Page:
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Thursday, December 30, 1999



Physician, developer
and volunteer Raymond
Chung Yap dies at 88

Barrett McCandless dead at 62

By Eloise Aguiar
Star-Bulletin

Tapa

Although at one time the Kahaluu Fish Pond development plan included hotels and apartments, the longer Dr. Raymond Chung Yap owned the property the less inclined he was to build on it, said Linda Wong, his daughter.

Once a dumping ground for rubbish and old cars, the Hawaiian cultural site has been restored, landscaped and is home to the Aloha Ke Akua wedding chapel. The chapel generates enough income to pay a yearly property tax of $20,000 and wages for four employees, Wong said.

Yap, a retired Honolulu physician and property developer, died Dec. 17 at St. Francis Medical Center. Born Jan. 10, 1911 in Kau, Hawaii, he graduated from McKinley High School, attended Tulane University and earned his doctor's degree from St. John's University in Shanghai, China.

He purchased the Windward fish pond about 50 years ago and, along with partners, proposed to develop the area around the pool in the mid-1960s. Yap wasn't able to obtain the necessary permits and the property was eventually rezoned. Several people subsequently tried to buy the site, but Wong said he'd begun to appreciate its historic value.

"As the years went on, he realized how special this particular fish pond was," Wong said this week. "His dream was that we never sell this property."

Most of Yap's other developments were smaller, she said. But in 1960 he sponsored the visionary construction of what was billed as the tallest building in Hawaii, on his property across from Ala Moana Center. The 30-story Metropolitan Tower, designed by renowned architect I.M. Pei, won a design award, but was never built.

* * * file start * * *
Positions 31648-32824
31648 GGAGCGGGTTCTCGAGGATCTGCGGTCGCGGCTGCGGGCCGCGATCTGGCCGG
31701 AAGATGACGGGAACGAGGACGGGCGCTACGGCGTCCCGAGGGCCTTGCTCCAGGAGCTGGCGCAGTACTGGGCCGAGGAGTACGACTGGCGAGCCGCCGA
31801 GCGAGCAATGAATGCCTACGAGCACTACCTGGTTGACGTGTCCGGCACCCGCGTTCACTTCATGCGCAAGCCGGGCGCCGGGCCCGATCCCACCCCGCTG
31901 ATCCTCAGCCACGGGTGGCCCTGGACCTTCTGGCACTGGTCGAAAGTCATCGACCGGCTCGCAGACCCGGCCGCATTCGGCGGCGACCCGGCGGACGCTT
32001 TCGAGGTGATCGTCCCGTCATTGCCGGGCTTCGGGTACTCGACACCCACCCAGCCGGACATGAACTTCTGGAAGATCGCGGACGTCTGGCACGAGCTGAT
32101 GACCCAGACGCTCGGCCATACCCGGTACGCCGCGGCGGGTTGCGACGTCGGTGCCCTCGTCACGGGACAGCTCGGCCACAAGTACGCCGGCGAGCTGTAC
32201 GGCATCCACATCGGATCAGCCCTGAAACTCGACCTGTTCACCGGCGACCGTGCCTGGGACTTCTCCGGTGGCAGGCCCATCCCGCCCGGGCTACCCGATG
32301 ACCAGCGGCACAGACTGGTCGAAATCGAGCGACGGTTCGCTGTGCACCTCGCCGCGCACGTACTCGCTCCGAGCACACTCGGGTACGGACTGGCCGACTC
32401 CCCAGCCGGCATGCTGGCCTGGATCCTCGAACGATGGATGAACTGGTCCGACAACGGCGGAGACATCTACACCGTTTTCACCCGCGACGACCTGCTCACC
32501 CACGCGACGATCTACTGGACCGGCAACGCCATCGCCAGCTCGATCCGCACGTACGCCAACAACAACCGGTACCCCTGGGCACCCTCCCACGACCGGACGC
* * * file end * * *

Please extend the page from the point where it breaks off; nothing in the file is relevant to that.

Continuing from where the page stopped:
In 1939, Yap was appointed as the Maui County Health Officer and in 1952 was named to the Board of Harbors Commission. He donated 25 years of volunteer service as physician to the McKinley High School football team and became the chairman of the Medical Board for the State Retirement System in 1972.

Yap is survived by his wife, Carol Wai Tor Chang; daughters Linda Y. Wong and Roberta Yap; and grandson Christopher Scott Wong.

Private services were held at his Kahaluu wedding chapel. Donations may be made in his name to St. Francis Hospital of St. Peter's Church.


Barrett McCandless,
teacher of distinction,
dead at 62

By Treena Shapiro
Star-Bulletin

Tapa

Every morning, students could come to Barrett B. McCandless' office and leave with something that could improve the rest of their lives, her eldest daughter remembers.

In recent years, McCandless -- formerly executive director of the Armed Services Special Education and Training School, or ASSETS -- had dedicated herself to educational and diagnostic testing for children and adults not reaching their full potential.

"She just heard over and over again from families how much of a difference her work had made in their lives, both at ASSETS and her testing work," daughter Margaret McCandless Niver said. "Her focus was to find out what worked best."

McCandless, 62, of Kailua, died Sunday.

McCandless was born in Roanoke Rapids, N.C., on Sept. 18, 1937. She married Navy pilot John McCandless and moved to Hawaii when he was transferred here. She began teaching at ASSETS School in 1971.

Under her leadership, U.S. Department of Education named ASSETS a Blue Ribbon Elementary School. The Girl Scouts recognized her as a distinguished alumna. Doctors, parents and educators said her reports had helped them find the best path for individual students, Niver said.

Leaving ASSETS in 1995, McCandless started Educational Testing Services and continued to worked full-time testing people from Hawaii, the mainland and other countries.

"She just loved it and she loved making a difference," Niver said.

McCandless is survived by daughters Margaret McCandless Niver of San Francisco, Calif. and Catherine Elizabeth McCandless of Seattle, Wash.; hanai sons Ron, Tracey and Ming and sister Saunders Proctor King of Raleigh, N.C.

Private services were held. Donations in McCandless' memory can be made to the American Stroke Association c/o the Hawaii Chapter of the American Heart Association.



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